That rings true for the experiences I’ve had. I’m Korean and I always think about the piano lessons I had throughout my childhood. They were so rigid, and my teacher—who was also Korean—was only really interested in having me learn a specific piece, mastering it, and then moving on to the next one. There was basically no theory taught for whatever reason, and definitely nothing related to improvisation or personal expression or any conversation beyond what something should sound like.
All the fundamentals are really important—I don’t want to belittle that. But fundamentals can also confine you in a way where you’ll need a door opened up to get you past them.
The method of creative thinking that you mentioned is something that defines your entire career. With every film, you end up seeing a trace of it in a later one. Even with Michigan Avenue (1974), there’s a scene in 11 x 14 with the lesbian couple on the bed that seems like it came from that. And then that film led to One Way Boogie Woogie (1977), and so on. What’s interesting to me is that you use some footage in 11 x 14 that shows up in One Way Boogie Woogie, and you’ve done that across other films too. Is that something you had to wrestle with? This idea of reusing footage may seem like a bad move for a lot of artists, like you’re being lazy or something.
I’d started really early—I made 8½ x 11 (1974) and then 11 x 14 came out of that. When I finish something, it’s not exactly finished; it makes me think about new things. Why start something completely different? Why not take a little bit of what I had before and grow from that? And then as I got further into my career I started to see how things had changed in 27 years, so why not go back and revisit what I did 27 years ago? And then it becomes about time and change and what causes those changes. I don’t give solutions but I have those questions, and that’s part of the way the world exists; we get older and things change.
You’re gonna be back in Milwaukee soon because of the exhibition with Sharon Lockhart. You grew up in Milwaukee and have been there throughout your life several times. Obviously it’s changed, but what changes about Milwaukee stand out to you?
Well it’s vastly different—it’s almost completely disconnected—but some things haven’t changed. There are still a lot of poor people in Milwaukee and a lot of the industry that supported the lower-middle class or middle class people—those jobs are gone. Those people even moved away and became part of the lower class. As it happens, with capitalism the money rises to the top and at some point the pyramid’s going to explode. We can’t have a few people having all the money—t’s a monopoly, and the game ends, then. But with the pandemic and environmental problems, it’s more of a global problem than just what’s happening in Milwaukee.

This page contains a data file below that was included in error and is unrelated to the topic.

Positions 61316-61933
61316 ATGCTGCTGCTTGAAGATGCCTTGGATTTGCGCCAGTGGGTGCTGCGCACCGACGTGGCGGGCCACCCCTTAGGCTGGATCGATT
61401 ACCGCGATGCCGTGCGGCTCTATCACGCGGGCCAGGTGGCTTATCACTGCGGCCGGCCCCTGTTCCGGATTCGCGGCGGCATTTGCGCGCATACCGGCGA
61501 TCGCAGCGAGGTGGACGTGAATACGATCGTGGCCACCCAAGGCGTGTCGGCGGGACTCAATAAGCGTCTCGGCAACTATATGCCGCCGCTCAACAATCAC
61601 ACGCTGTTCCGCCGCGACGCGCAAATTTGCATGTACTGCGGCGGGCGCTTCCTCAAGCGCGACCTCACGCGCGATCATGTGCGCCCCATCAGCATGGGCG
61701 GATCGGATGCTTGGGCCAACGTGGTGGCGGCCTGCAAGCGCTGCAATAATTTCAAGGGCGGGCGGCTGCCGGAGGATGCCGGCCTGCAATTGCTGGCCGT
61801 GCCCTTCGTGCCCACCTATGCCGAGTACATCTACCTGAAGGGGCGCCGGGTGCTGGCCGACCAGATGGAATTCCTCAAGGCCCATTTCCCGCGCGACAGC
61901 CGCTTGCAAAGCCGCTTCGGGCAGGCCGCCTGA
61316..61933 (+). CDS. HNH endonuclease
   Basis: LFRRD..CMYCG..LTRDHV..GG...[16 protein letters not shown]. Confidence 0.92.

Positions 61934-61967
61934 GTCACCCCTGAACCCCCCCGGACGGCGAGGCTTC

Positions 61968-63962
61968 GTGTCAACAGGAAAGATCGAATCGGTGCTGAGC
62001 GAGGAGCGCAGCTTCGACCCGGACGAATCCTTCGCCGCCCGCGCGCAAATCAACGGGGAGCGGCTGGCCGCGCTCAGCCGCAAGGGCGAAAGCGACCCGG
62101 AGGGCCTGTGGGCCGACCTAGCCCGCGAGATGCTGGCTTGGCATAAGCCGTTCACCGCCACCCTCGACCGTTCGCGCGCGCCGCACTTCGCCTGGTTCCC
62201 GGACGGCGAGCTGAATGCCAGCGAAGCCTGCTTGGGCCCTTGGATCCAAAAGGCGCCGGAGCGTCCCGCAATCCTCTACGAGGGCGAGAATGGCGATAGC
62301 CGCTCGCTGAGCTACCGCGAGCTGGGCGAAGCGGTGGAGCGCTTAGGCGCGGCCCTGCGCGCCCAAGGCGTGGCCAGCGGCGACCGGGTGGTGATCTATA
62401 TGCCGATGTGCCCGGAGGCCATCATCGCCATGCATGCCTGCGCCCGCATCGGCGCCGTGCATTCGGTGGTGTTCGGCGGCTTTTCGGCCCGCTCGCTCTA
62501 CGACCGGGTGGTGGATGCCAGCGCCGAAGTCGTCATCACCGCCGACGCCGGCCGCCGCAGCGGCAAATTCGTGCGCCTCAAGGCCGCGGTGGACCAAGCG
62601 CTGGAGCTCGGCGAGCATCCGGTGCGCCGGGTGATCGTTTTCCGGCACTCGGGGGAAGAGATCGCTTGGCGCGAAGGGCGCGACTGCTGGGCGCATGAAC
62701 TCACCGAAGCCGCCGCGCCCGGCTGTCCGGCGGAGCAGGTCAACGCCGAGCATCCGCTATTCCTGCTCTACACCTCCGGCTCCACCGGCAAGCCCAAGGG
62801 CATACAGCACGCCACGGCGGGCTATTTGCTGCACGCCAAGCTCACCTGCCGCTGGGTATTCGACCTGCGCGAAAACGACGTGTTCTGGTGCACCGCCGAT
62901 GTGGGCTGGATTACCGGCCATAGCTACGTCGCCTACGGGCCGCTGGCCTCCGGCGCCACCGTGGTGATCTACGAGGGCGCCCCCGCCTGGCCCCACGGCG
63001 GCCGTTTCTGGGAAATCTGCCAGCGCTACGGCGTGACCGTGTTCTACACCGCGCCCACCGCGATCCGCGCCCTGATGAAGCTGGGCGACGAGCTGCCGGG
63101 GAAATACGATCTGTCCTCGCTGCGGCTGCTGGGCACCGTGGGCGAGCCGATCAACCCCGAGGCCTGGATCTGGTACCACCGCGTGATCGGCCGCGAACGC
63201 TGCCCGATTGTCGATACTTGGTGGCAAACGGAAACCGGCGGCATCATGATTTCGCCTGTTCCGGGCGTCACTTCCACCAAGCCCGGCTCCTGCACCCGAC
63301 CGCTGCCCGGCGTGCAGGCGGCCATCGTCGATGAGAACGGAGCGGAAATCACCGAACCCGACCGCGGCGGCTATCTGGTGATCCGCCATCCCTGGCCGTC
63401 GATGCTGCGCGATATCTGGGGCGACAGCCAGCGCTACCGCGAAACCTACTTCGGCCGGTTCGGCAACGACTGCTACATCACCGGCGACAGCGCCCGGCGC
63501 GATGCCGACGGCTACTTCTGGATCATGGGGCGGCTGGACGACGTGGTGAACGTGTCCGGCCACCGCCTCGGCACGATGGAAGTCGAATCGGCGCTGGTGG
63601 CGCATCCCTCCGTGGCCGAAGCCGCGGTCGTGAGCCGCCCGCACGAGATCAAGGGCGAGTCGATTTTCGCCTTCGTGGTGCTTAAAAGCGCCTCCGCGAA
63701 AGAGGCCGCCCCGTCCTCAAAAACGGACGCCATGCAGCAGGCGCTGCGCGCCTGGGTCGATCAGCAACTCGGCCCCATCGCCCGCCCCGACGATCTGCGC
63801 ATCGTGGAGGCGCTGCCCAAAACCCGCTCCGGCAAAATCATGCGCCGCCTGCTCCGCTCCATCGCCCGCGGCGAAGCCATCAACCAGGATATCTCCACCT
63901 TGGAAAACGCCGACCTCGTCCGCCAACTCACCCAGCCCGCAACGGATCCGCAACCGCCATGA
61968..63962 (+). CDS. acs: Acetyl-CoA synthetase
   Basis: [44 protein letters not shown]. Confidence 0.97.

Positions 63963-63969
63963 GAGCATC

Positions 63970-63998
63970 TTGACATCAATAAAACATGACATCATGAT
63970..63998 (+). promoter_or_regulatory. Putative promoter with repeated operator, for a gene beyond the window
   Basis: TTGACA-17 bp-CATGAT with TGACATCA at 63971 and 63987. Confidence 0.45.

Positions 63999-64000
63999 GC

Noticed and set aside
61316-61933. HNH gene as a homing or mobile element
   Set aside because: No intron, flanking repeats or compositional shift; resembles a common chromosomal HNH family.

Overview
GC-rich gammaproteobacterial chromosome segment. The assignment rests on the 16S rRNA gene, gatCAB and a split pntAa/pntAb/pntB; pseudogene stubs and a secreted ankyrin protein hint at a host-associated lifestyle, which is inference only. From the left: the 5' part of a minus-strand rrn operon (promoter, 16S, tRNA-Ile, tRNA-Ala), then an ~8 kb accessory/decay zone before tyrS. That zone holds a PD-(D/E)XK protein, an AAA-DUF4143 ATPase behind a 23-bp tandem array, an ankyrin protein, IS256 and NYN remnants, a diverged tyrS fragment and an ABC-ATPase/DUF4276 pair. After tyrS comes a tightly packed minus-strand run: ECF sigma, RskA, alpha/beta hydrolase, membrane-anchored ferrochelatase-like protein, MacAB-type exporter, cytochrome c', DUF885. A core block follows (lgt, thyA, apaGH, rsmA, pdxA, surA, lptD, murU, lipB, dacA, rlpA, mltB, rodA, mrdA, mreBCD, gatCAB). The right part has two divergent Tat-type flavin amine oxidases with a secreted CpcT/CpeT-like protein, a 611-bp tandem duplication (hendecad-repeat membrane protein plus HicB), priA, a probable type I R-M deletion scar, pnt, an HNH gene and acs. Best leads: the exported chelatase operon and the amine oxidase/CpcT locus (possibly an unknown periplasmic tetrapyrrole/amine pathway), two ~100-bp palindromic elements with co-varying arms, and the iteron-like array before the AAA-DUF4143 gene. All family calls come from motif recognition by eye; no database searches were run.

I have a friend who I went to high school with, who I played baseball with, and he just phoned me. He wants to make a film in Milwaukee and I’m gonna meet with him next week, but I won’t be able to do the film he wants to do. He wants to look at what’s changed from when we were there in the ’50s and ’60s. It sounds like a great film but he wants to do interviews and I don’t have the time; it’s a very ambitious project. He wrote a treatment and sent it to me and it was quite extensive what he’s talking about, especially about race and the working class. I think it’ll be a great film.
You’ve reused footage or have remade films—you had Easy Rider (2012) and Faces (2011), and then you have your new film TEN YEARS LATER (2022) which is a sequel to Nightfall (2012). And then with Two Cabins (2010) you rebuilt these actual cabins by Henry Thoreau and Ted Kaczynski. How important is accuracy to you in all these processes?
Well, it’s impossible to recreate something exactly. I’m interested in the change that happens when you create something, but I’m also interested in what I learn about the thing I’m copying from through the process of copying it. For example, if I’m doing a painting by Bill Traylor, who was born a slave and started painting at the age of 79—he was a giant of a man with big very fingers and doing things that were very delicate. By seeing how difficult it is for myself to do that, I start to get a better feel for what the work is, how it was produced, and what that person may have gone through to make it. The interesting thing is when I started making Traylor drawings, I didn’t put it on the page in the same way he did—I wouldn’t have the same negative space around the image, and it wouldn’t have the power that his works had. I speculated that he knew how to put an image on the page and he liked to use materials that had flaws in it—a rip or a bend—and then he’d draw around that so he’d actually collaborate with the flawed material. I thought that was really smart.